Washington Oaks Gardens State Park holds my earliest sensory memories from childhood travels in Florida: the bloom of the rose garden, the stinky sulfur spring, the live oak canopy blotting out the Florida sun. It’s the northernmost point for mangroves along the Atlantic coast, a great place to spot manatee and dolphins, and one of the rare places you’ll find a rocky shoreline in Florida.
Fees: $4-5 per vehicle
Open: 8 AM until sunset daily
Leashed pets welcome
South of Marineland and north of Hammock along A1A.
It’s mesmerizing to watch the waves carve the coquina beach into unusual patterns, emerging over time. A natural arch. A tidal pool. A narrow channel to walk through. As grand as the gardens get in the formal side of this sliver of barrier island, I’m always drawn to the oceanfront, one of the weirdest beaches in Florida.
You can’t swim here, of course. Just appreciate the geology. Then head across the street and see what’s become of one of Florida’s original Spanish land grants. The Bella Vista Plantation, the homestead of General Joseph Hernandez, passed into the hands of Owen D. Young, the chairman of the board of General Electric, in 1936.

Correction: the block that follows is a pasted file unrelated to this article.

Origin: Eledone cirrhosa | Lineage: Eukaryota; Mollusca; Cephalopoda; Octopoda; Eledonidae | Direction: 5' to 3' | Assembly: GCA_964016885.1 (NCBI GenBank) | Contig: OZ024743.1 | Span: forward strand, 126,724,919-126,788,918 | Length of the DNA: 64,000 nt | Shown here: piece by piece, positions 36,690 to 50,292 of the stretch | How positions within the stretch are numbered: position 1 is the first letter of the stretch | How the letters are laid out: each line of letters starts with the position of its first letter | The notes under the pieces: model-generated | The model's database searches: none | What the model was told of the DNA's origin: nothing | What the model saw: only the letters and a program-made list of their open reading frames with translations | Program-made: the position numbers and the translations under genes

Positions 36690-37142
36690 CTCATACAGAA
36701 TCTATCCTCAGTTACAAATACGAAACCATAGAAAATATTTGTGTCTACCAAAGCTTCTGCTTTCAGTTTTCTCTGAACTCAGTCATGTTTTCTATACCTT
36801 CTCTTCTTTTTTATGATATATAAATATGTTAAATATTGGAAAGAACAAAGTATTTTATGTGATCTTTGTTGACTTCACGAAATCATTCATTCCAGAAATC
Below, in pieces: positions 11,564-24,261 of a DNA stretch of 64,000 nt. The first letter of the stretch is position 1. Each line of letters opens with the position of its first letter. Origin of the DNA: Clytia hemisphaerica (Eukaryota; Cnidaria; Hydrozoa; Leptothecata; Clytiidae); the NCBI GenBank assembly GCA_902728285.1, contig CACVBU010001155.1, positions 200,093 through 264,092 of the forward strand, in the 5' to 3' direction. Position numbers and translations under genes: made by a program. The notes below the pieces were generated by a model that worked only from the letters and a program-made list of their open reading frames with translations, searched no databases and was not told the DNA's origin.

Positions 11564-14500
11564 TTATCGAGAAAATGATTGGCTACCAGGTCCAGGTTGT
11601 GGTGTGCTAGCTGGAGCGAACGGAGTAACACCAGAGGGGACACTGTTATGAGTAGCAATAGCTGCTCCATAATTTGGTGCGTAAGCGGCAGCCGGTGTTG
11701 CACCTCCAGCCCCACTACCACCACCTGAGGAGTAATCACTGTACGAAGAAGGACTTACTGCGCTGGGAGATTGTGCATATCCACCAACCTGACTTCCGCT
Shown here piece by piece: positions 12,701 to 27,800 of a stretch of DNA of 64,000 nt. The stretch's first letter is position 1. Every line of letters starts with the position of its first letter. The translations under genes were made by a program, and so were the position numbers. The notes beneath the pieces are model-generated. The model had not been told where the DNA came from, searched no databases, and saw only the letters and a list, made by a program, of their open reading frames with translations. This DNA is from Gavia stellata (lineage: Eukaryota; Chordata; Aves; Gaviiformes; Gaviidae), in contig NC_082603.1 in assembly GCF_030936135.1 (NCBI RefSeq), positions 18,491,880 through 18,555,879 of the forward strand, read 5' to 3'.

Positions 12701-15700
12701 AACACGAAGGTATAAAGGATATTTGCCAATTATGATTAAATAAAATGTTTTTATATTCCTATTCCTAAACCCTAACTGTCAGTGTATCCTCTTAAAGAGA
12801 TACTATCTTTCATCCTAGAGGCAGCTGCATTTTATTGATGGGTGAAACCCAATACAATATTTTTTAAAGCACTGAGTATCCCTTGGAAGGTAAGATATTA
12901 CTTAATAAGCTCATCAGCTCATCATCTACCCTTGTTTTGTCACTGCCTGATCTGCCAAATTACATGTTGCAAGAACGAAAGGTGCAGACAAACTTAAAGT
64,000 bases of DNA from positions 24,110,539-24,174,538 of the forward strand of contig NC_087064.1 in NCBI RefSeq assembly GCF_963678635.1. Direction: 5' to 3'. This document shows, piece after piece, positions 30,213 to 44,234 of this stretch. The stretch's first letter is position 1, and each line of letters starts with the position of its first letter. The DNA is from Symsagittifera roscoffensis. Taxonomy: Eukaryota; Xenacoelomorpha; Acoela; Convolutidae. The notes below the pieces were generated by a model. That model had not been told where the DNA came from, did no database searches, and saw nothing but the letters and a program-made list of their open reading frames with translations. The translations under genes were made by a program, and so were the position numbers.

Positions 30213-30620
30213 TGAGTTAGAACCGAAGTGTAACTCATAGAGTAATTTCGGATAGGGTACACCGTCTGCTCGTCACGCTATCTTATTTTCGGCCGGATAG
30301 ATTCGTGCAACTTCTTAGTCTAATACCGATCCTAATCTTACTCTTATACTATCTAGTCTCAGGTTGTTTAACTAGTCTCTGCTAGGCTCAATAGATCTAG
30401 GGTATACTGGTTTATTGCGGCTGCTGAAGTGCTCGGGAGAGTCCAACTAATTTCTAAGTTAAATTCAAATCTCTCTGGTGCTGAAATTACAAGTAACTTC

Young and his wife expanded on the centuries-old citrus groves, adding formal gardens between their riverside retreat (now the Visitor’s Center) and old A1A (now the entrance road). After Young’s death in 1964, his wife donated the property to the state to become a state park. In 2009, the complex of gardens and historic buildings formally became the Washington Oaks Historic District.
Explore the park
- Bella Vista Trail- A 1.8-mile loop through the uplands of Washington Oaks Gardens State Park, the Bella Vista Trail walks you through most of the habitats found on this barrier island.